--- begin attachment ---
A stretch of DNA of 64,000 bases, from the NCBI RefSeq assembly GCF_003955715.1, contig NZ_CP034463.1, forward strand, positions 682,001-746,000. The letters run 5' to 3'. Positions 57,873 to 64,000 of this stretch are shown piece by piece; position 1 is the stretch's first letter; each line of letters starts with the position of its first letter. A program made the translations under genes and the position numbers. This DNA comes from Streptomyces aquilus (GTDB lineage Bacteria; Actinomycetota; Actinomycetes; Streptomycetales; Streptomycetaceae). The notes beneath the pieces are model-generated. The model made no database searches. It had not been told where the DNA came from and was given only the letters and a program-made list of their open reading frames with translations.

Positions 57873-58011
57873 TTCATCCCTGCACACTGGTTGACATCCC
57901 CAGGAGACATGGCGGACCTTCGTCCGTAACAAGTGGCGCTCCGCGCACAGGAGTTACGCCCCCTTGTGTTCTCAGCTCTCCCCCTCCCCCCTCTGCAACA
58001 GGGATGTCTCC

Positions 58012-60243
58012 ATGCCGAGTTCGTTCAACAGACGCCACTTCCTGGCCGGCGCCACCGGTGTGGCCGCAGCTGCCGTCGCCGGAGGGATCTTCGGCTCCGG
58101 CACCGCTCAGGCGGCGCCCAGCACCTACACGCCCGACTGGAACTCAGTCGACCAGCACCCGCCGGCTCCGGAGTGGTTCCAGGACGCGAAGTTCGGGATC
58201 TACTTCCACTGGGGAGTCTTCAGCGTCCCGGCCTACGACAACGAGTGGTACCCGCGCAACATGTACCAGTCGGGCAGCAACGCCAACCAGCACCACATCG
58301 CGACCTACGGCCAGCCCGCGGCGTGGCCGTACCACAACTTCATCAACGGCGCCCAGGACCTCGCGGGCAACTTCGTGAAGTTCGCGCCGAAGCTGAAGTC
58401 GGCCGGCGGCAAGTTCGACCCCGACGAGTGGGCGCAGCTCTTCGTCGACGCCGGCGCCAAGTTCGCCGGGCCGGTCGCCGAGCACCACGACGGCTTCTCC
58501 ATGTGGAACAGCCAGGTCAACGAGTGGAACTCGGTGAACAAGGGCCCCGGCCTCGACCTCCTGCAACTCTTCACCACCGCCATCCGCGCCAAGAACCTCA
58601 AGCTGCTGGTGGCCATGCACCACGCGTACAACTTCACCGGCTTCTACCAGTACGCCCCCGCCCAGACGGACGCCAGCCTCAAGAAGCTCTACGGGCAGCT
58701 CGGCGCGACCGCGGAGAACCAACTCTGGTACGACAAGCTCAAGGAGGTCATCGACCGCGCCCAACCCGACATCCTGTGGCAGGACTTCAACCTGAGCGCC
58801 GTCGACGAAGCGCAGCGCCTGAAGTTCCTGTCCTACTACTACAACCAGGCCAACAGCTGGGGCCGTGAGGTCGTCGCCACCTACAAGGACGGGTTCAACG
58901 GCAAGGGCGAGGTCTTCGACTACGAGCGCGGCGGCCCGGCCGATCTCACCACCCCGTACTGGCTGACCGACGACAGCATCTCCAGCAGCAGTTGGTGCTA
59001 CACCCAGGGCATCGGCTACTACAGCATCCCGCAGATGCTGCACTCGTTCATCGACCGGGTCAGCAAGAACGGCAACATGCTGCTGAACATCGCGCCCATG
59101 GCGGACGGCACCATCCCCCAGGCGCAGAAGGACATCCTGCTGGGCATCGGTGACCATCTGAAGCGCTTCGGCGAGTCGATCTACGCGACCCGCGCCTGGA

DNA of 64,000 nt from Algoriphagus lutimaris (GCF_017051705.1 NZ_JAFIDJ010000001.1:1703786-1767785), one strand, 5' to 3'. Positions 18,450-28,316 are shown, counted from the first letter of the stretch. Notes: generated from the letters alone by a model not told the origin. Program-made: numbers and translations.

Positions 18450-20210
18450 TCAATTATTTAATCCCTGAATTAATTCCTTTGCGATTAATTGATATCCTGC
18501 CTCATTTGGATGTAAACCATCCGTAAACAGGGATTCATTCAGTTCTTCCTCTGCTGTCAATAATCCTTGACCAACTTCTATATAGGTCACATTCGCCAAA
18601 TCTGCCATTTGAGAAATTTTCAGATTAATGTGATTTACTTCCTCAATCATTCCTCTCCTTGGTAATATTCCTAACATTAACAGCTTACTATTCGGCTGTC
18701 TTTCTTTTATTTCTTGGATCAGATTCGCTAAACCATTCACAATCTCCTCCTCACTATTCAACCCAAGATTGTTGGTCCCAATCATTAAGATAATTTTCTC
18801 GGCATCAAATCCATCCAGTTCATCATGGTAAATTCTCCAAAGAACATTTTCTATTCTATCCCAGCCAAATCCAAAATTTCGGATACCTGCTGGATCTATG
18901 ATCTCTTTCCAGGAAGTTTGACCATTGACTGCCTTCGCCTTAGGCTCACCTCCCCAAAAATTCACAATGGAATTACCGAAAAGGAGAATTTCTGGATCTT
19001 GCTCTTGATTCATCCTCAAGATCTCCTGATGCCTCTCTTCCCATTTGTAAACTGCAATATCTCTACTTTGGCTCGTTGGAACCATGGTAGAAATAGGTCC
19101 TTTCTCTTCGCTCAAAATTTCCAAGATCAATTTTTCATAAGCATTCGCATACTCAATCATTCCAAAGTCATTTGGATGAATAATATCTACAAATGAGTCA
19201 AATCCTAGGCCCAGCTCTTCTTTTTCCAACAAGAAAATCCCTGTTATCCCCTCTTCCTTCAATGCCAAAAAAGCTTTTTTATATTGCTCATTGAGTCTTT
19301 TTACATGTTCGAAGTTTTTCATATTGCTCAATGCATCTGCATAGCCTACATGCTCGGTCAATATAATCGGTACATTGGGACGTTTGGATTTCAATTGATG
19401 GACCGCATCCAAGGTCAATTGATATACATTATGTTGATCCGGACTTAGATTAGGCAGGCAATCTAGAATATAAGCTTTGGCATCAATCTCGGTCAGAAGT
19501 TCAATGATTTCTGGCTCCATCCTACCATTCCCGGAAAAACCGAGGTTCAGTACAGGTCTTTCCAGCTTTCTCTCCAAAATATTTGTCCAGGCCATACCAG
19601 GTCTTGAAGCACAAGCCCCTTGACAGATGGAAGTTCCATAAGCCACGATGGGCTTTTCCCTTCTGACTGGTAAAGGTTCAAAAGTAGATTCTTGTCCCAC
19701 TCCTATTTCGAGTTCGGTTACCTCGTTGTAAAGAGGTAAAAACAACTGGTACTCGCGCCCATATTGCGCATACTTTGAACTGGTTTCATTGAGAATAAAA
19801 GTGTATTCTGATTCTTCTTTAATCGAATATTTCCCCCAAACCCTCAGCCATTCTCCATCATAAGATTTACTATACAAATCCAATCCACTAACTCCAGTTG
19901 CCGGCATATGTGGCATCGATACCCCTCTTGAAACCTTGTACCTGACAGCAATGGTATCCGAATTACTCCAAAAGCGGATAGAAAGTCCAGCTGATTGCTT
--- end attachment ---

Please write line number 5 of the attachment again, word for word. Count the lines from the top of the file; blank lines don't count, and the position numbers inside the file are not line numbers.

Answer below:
58001 GGGATGTCTCC